Young children can crudely add and subtract numbers before they have learned the rules of arithmetic, a new study finds. Researchers presented five- and six-year-old children with problems such as, "Sarah has 15 candies and she gets 19 more; John has 51 candies. Who has more?" To answer correctly, researchers say, the children must be harnessing an intuitive sense of how large different numbers are, which could help ease the pain of learning arithmetic.
Prior studies have shown that children as young as infants can judge simple mathematical relationships. When shown bunches of dots on a computer screen, for example, a preschool- or kindergarten-age child can tell that there are more dots combined in an image of 21 dots followed by one of 30 dots compared with a third 34-dot image.
A group including cognitive psychologist Elizabeth Spelke of Harvard University wondered if children could apply that ability, called nonsymbolic arithmetic, to Arabic numerals after learning to count but before they learned to add and subtract.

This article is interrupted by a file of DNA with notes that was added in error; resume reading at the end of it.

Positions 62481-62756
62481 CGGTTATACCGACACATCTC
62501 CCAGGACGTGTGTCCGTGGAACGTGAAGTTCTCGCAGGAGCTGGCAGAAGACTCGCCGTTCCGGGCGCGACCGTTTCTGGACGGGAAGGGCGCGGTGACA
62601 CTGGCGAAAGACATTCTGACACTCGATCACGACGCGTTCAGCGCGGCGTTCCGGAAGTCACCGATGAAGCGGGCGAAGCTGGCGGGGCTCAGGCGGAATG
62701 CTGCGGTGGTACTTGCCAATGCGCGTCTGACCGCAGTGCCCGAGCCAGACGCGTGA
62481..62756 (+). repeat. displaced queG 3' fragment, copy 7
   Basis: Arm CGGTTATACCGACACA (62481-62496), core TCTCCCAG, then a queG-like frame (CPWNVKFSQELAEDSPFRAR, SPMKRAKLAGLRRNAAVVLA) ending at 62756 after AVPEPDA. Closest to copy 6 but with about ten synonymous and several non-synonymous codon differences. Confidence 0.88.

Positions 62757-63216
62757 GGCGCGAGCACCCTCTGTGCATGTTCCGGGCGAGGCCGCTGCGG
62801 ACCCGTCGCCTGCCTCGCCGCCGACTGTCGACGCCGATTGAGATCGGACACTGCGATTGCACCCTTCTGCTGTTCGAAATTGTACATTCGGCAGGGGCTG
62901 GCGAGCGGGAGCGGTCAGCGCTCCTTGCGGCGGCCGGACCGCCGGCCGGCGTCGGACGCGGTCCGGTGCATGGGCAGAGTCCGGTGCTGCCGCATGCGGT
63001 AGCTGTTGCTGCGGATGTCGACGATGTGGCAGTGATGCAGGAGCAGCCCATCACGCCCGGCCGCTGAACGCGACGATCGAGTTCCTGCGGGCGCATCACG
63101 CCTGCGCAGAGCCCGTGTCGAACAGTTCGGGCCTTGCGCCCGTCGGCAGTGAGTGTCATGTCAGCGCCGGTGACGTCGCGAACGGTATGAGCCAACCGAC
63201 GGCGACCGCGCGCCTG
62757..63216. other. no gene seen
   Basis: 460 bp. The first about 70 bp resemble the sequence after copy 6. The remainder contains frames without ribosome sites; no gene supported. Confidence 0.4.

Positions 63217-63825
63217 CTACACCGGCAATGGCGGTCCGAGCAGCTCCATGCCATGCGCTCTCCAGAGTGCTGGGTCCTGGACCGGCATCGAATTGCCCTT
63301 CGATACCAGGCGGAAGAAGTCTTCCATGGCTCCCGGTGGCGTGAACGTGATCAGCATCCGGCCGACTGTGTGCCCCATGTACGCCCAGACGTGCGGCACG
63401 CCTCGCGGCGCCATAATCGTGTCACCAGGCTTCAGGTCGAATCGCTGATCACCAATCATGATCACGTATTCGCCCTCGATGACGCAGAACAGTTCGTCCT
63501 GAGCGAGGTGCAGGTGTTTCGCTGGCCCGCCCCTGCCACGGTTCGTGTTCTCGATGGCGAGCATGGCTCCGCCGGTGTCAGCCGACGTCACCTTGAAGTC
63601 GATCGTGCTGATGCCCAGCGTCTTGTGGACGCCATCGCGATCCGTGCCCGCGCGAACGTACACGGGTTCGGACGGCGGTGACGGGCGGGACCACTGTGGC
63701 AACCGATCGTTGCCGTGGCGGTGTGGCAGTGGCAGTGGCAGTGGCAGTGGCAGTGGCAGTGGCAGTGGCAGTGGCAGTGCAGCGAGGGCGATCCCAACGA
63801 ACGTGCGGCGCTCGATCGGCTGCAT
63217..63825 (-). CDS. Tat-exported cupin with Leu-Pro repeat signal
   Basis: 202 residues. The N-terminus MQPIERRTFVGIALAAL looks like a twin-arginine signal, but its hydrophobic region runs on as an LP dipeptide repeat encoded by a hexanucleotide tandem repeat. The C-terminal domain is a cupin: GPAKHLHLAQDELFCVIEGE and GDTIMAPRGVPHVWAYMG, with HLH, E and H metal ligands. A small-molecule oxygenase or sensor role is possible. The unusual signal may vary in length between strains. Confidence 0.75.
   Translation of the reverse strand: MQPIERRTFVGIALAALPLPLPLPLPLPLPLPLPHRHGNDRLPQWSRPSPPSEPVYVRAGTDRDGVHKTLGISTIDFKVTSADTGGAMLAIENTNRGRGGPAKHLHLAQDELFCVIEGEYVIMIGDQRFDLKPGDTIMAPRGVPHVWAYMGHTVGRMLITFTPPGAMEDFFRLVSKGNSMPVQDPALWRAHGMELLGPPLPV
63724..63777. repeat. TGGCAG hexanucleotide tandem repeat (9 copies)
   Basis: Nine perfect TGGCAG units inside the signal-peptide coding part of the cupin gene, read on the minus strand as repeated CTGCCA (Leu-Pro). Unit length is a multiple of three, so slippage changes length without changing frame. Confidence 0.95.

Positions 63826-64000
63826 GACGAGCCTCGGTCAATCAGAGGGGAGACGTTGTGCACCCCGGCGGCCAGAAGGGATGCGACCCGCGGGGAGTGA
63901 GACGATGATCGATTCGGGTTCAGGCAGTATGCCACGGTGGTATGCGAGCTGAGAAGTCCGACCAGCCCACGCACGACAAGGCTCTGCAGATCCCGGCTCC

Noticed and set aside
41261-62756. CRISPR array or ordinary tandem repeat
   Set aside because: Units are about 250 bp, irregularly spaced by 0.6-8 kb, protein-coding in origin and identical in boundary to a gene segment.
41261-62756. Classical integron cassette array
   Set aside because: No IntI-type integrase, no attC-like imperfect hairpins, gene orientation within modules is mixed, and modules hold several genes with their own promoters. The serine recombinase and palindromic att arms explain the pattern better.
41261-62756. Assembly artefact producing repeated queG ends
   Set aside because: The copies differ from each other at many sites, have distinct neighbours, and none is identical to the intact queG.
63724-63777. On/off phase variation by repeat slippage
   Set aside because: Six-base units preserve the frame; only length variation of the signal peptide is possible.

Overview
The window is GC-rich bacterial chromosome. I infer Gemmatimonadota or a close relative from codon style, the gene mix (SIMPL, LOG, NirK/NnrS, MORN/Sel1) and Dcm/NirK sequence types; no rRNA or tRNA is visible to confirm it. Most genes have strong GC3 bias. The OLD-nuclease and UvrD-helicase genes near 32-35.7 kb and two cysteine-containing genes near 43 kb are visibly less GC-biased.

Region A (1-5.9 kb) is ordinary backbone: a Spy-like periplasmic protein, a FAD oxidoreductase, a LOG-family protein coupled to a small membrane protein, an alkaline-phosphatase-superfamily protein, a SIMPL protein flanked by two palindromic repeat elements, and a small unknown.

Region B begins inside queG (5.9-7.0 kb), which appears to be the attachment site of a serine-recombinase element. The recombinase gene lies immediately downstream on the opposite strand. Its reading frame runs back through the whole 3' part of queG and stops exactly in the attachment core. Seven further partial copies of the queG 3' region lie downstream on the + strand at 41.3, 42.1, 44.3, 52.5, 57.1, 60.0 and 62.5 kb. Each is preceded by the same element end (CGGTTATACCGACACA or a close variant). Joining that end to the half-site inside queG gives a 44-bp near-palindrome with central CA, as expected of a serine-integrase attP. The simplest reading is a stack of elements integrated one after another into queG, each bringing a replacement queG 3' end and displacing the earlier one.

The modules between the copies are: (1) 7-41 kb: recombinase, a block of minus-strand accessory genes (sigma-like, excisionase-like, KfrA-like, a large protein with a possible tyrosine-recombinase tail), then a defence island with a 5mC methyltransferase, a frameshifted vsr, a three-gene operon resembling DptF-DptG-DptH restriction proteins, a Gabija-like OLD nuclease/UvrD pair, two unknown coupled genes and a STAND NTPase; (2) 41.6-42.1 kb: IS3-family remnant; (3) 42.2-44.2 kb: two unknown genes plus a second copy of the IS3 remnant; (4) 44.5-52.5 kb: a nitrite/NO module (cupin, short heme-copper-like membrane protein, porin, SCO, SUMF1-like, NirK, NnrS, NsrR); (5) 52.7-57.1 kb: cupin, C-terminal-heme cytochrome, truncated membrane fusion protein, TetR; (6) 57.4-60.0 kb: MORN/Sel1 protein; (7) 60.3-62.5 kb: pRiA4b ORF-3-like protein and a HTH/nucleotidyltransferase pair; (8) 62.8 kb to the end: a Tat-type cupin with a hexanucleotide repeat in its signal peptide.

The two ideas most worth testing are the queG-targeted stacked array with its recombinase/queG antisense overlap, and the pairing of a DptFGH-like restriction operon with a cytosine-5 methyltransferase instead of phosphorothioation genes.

To find out, they gave several groups of children a laptop-based audiovisual test that asked whether one person had more or fewer candies or other objects than another person. The screen showed numbers to be added, such as 21 and 30, or subtracted, such as 64 and 13, followed by another number, such as 34, with which to compare the added or subtracted value.
The children answered correctly from 64 to 73 percent of the time, according to a report published online today by Nature. More affluent kids tested in the laboratory did better than their less well off peers tested in their classrooms, the group reports. The reason for the difference could be the testing environment, says Spelke, who adds that the important point is that kids from diverse backgrounds all showed the ability. "We never dreamed that you could simply give children the symbols and they will succeed," she says.
Consistent with the use of nonsymbolic arithmetic, their answers were more accurate the greater the difference was between the sum (or difference) of the first two numbers and the comparison number. Kids also did better when adding than when subtracting. (Subtraction requires a larger number than addition to arrive at the same comparison, and larger numbers have fuzzier sizes in nonsymbolic arithmetic, Spelke says.)
Spelke says the link between number symbols and nonsymbolic arithmetic might help kids learn math more easily. Teachers were skeptical of the experiment because arithmetic lessons easily frustrate children, but "the kids really loved these problems," she says. "It looks to us like a big part of the logic of addition and subtraction is already available to them."